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AnthocharisCardamines 2002Z.jpg
Orange tip
Scientific classification
Kingdom: Animalia
Division: Rhopalocera
Phylum: Arthropoda
Class: Insecta
Order: Lepidoptera
Family: Pieridae
Subfamily: Pierinae
Tribe: Anthocharini
Genus: Anthocharis
(Boisduval, Rambur, Duméril & Graslin, 1833)

See text


Anthocharis is a Holarctic genus of the butterfly tribe Anthocharini, in the Pieridae family. These are typically small, white-hued butterflies that have colorful marks just inside the tips of the forewings. The tip colors are usually a red-orange hue, hence the name "orange tip". The larvae of these butterfly often consume cruciferous plants containing chemicals called glucosinolates. This genus is characterized by two of the five subcostal veins branching off before the apex of the cell, by the upper radial being only little united with the subcostal, and by the central discocellular being rather long. In all the species the males have at least the apical portion of the forewing orange red or yellow. Only one species inhabits also the northern districts of the Palearctic region, all the others are found in the south of the Palearctic region, also some species occur in North America, but not one species extends into the tropics. The Anthocharis species have only one brood. The butterflies occur in spring.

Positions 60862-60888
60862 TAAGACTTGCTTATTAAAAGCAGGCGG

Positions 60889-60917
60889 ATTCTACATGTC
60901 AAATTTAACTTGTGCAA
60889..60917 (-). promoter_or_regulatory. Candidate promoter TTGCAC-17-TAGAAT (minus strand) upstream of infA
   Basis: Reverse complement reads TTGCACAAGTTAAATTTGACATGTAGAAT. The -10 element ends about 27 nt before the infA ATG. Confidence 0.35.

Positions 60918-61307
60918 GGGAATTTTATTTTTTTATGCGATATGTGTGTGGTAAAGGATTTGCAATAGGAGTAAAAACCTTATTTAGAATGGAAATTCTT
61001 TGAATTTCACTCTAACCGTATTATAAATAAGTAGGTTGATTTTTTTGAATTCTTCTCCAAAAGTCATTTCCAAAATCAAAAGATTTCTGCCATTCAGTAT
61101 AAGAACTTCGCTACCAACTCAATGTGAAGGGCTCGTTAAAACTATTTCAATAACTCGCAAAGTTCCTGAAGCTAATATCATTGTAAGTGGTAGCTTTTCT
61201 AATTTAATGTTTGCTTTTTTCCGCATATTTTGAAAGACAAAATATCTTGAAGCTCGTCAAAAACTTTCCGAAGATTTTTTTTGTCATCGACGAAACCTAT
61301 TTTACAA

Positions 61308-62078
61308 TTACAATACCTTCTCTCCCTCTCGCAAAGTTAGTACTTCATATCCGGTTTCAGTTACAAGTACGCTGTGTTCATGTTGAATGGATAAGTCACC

Museum drawer of Anthocharis and Zegris

Species and subspecies belonging to the Anthocharis genus include:[1][2]


  1. ^ Anthocharis,
  2. ^ Lamas, Gerardo (2004). Atlas of Neotropical Lepidoptera; Checklist: Part4A Hesperioidea–Papilionoidea. Gainesville, Florida: Scientific Publishers, Inc. p. 107. ISBN 0-945417-28-4. 

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